The technique of orthogonal polynomials is another mathematical correction procedure, which involves complex calculation than the three-point correction procedure. The basis of the method is that an absorption spectrum may be represented in terms of orthogonal functions.
Difference spectrophotometry
Difference spectrophotometry provides a sensitive method for detecting small changes in the environment of a chromophore or it can be used to demonstrate ionization of a chromophore leading to identification and quantitation of various components in mixture. The essential feature of difference spectrophotometric assay is that the measured value is the difference absorbance (?A) between two equimolar solutions of the analyte in different chemical forms, which exhibits different spectral characteristics.
Derivative spectrophotometry
Derivative spectrophotometry is useful means of resolving two overlapping spectra and eliminating matrix interference due to an indistinct shoulder on side of an absorption bands. It involves conversion of normal spectrum [A= f (λ)]to its first [dA/ dλ = f (λ)], second [d^{2}A/ dλ^{2} = f (λ)]and higher derivatives spectra where the amplitude in the derivative spectrum is proportional to the concentration of the analyte provided that Beer’s law is obeyed by the fundamental spectrum.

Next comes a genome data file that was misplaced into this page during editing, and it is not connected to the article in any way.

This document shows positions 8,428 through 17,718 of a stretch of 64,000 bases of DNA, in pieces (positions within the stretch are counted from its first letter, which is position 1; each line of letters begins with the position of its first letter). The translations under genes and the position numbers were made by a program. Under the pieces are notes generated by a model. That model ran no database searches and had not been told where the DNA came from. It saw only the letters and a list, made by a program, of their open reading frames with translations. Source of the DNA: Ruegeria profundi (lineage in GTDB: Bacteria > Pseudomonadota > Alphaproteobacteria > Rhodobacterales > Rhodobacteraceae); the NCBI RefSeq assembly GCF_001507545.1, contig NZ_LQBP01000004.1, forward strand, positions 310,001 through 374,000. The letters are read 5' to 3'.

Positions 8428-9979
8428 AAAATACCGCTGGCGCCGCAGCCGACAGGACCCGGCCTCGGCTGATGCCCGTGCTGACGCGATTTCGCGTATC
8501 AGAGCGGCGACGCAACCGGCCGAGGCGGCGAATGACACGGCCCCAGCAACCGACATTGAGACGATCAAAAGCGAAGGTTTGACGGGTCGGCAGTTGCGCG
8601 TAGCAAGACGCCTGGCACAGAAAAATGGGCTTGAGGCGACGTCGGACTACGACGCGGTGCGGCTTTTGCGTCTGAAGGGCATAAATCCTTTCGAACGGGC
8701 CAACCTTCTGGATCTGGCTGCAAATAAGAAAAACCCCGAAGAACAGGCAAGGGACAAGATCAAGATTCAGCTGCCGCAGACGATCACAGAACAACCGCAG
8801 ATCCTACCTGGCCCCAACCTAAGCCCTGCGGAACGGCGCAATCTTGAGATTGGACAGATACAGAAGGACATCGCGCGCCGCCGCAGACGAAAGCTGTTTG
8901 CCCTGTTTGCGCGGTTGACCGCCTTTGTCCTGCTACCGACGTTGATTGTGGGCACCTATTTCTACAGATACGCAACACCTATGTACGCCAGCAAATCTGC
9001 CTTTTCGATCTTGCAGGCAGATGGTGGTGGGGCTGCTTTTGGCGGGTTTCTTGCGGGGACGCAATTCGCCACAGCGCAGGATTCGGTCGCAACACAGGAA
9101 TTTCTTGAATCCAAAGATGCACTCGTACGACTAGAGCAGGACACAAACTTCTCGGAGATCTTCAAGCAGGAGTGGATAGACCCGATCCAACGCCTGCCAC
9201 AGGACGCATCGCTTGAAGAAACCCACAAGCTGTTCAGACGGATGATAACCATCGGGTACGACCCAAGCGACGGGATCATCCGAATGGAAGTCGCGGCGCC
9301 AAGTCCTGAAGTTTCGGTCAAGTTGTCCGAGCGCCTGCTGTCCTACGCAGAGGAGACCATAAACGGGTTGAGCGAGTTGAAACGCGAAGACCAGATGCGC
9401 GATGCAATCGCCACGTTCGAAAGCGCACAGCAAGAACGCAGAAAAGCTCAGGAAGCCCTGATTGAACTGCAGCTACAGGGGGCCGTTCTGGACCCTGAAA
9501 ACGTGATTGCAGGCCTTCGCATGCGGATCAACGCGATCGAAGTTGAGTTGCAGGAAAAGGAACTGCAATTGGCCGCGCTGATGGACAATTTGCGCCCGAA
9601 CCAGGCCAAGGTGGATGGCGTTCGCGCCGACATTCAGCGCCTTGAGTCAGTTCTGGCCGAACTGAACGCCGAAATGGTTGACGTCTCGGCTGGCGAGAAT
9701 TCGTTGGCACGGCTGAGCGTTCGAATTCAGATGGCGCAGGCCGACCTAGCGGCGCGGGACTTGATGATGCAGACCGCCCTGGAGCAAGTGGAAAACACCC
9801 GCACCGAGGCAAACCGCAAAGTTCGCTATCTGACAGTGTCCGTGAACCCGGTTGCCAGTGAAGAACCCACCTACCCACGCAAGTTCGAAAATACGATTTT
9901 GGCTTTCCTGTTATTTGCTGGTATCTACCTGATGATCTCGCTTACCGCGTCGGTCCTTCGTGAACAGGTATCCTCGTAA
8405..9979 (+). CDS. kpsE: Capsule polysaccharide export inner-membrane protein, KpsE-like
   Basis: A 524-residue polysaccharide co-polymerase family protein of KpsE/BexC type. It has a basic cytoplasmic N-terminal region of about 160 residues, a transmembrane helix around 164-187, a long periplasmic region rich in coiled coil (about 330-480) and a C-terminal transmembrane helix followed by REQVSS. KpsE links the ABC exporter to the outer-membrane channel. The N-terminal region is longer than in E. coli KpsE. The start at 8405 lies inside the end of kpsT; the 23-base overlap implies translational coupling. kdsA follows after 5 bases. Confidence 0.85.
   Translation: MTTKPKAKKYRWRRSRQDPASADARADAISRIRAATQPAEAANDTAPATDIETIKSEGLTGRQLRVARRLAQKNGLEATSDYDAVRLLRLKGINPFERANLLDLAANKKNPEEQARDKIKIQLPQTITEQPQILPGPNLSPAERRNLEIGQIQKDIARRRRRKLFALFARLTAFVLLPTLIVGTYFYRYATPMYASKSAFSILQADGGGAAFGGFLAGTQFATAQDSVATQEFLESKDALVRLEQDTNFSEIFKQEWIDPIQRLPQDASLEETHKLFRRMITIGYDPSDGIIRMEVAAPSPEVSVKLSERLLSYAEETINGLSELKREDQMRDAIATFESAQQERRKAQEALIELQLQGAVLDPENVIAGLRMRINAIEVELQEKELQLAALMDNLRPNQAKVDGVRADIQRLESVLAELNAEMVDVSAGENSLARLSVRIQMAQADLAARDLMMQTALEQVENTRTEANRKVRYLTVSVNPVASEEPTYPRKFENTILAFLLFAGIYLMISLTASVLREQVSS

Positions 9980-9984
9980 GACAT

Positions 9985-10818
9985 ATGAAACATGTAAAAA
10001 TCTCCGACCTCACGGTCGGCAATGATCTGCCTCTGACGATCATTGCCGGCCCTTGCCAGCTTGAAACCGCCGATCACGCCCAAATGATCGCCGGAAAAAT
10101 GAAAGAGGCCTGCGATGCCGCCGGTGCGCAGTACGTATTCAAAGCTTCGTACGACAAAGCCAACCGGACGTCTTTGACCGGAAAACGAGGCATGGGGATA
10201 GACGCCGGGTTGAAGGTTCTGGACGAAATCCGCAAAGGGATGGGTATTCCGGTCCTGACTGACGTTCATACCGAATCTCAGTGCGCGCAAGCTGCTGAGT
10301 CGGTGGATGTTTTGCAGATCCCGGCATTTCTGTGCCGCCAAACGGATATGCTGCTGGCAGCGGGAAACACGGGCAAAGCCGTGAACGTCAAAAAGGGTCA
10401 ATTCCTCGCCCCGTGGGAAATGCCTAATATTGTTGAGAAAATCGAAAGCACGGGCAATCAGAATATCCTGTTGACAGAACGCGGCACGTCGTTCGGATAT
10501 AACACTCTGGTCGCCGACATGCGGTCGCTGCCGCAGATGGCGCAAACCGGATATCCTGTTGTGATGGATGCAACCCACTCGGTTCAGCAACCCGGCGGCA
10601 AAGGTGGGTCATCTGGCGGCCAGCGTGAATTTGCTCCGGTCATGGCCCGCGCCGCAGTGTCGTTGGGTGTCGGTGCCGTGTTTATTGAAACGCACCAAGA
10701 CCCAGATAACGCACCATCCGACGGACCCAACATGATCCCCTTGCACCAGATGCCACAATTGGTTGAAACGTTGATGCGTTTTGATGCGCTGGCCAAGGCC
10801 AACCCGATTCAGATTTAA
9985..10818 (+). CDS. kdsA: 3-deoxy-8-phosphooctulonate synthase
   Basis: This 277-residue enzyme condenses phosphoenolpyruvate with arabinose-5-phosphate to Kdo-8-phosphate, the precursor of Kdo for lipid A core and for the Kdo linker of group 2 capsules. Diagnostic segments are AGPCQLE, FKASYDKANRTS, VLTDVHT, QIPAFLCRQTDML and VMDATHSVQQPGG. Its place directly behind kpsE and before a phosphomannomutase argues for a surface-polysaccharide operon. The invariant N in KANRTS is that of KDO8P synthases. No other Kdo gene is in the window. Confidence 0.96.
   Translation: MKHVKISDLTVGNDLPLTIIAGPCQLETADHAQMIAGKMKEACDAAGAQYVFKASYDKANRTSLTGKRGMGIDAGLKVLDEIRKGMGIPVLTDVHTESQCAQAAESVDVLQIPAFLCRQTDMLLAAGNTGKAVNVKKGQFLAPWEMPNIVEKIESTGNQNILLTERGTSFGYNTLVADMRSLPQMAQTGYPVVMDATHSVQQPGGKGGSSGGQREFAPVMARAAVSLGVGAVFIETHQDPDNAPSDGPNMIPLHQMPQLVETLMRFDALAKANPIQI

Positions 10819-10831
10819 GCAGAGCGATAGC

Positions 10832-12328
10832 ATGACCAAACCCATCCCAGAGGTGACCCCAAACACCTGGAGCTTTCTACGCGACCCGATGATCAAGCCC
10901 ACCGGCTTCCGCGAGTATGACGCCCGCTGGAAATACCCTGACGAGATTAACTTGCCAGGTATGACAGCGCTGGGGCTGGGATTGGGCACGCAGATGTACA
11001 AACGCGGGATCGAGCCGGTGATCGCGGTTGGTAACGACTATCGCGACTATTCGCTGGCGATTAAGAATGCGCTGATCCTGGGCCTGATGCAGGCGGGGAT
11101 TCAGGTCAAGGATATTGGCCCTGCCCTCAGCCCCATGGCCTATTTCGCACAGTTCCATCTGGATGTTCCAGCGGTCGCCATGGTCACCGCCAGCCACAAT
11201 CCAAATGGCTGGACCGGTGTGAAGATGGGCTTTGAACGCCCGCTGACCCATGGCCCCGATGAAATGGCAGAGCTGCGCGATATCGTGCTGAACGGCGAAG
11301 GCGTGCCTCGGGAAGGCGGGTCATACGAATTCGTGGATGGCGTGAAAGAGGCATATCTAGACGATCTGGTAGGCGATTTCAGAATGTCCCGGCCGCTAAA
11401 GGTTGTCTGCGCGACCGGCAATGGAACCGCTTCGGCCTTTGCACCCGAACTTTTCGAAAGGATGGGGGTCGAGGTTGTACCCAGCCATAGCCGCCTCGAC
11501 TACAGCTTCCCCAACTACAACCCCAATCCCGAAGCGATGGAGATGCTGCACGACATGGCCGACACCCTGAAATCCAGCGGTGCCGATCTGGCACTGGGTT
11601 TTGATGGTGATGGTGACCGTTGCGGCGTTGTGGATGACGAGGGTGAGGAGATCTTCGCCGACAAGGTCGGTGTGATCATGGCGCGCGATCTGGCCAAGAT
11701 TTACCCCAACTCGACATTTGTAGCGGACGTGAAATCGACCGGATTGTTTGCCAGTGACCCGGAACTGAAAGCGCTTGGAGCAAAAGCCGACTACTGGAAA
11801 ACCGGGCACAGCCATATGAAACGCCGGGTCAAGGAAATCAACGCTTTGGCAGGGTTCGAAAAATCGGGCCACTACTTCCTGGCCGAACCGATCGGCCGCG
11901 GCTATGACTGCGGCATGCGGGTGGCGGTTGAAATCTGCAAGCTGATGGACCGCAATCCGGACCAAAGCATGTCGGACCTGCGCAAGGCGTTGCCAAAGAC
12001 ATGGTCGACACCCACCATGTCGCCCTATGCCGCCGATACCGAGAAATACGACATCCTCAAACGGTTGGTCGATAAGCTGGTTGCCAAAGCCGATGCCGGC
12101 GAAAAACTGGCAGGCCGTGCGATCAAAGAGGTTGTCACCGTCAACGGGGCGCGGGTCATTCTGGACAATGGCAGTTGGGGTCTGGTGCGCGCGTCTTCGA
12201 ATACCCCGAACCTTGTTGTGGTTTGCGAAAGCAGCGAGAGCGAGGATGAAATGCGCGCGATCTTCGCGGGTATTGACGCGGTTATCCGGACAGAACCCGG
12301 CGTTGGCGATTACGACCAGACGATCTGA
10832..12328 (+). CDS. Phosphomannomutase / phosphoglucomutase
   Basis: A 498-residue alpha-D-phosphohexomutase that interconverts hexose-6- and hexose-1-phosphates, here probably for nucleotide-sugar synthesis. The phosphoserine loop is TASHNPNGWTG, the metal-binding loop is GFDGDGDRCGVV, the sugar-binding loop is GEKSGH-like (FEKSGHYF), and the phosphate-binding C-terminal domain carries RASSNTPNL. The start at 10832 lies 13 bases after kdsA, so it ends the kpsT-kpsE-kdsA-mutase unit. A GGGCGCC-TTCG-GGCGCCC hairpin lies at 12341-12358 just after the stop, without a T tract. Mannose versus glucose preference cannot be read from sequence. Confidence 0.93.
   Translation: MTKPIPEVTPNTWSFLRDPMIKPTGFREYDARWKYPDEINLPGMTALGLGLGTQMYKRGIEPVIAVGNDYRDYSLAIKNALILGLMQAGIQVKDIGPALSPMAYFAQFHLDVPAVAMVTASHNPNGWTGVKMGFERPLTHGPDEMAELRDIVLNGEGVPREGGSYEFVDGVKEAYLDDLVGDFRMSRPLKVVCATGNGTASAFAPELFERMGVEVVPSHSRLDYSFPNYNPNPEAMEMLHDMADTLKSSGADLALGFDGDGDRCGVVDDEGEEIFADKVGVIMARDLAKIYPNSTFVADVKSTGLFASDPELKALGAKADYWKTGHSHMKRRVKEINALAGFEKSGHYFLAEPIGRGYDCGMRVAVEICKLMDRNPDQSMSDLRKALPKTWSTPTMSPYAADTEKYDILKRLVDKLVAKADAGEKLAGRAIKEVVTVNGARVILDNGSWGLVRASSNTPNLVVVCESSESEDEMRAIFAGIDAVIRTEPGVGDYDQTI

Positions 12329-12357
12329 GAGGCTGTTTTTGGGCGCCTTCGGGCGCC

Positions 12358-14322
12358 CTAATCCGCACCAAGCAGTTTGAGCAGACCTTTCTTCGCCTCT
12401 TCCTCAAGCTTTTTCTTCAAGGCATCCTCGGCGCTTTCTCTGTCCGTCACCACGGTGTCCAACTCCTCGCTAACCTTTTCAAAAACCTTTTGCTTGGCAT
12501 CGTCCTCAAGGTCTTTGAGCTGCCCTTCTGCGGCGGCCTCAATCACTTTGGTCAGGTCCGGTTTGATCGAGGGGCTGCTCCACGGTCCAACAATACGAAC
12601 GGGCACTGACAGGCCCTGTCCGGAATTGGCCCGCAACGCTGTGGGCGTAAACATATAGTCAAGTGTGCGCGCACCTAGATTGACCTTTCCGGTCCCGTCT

Area under curve method
In this method, the absorptivity values (ε_{1 }andε_{2}) of each of the two drugs were determined at the selected wavelength range. Total area under curve of a mixture at wavelength range is equal to the sum of area under the individual component at that wavelength range. This method is applicable when the λ _{max }of the two components are reasonably dissimilar, the two components do not interact chemically and both the component must be soluble in same solvent.